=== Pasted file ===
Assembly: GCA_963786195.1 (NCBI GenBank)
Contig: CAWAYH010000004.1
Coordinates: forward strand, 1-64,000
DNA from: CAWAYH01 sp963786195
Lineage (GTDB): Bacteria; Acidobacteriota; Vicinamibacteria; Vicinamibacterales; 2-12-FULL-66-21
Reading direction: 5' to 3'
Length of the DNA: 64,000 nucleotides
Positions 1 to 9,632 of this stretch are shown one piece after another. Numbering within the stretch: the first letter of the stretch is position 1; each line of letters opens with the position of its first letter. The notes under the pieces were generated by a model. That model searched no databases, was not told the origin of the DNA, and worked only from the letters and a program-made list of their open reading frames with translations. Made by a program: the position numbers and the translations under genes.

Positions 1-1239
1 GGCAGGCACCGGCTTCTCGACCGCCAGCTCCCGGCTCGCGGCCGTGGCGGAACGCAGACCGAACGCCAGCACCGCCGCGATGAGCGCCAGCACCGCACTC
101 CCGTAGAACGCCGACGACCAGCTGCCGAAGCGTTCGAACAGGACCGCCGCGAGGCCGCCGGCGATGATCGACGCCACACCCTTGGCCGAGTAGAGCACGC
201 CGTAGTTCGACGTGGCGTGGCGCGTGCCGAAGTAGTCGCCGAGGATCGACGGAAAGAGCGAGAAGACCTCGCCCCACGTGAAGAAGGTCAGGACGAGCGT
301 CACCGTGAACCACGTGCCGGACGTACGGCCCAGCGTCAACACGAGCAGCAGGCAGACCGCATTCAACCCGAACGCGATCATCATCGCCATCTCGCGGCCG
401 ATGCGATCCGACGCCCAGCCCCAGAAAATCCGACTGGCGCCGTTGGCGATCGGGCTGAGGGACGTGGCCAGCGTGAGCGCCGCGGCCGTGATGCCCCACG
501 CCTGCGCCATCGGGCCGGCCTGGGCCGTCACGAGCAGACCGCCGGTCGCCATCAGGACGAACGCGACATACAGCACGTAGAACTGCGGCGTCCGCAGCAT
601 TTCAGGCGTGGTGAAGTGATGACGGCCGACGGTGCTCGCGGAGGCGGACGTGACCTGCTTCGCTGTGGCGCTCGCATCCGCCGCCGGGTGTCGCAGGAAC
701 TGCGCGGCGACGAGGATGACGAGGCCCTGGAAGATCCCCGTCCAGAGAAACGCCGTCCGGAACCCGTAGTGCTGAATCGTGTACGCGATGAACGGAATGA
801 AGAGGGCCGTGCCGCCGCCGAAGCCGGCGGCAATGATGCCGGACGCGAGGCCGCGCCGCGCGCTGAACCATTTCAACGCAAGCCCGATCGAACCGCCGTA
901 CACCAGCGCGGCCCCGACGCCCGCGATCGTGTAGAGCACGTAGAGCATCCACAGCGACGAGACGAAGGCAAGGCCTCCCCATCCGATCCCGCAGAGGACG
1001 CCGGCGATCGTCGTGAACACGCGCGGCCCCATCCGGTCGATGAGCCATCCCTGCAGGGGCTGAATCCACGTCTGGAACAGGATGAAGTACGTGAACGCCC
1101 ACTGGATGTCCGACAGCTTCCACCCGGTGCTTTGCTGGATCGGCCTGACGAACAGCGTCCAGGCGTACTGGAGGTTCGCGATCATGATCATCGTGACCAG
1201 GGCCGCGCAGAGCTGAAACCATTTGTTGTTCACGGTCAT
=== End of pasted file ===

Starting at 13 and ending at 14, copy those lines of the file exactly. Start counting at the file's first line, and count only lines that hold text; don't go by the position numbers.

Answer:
301 CACCGTGAACCACGTGCCGGACGTACGGCCCAGCGTCAACACGAGCAGCAGGCAGACCGCATTCAACCCGAACGCGATCATCATCGCCATCTCGCGGCCG
401 ATGCGATCCGACGCCCAGCCCCAGAAAATCCGACTGGCGCCGTTGGCGATCGGGCTGAGGGACGTGGCCAGCGTGAGCGCCGCGGCCGTGATGCCCCACG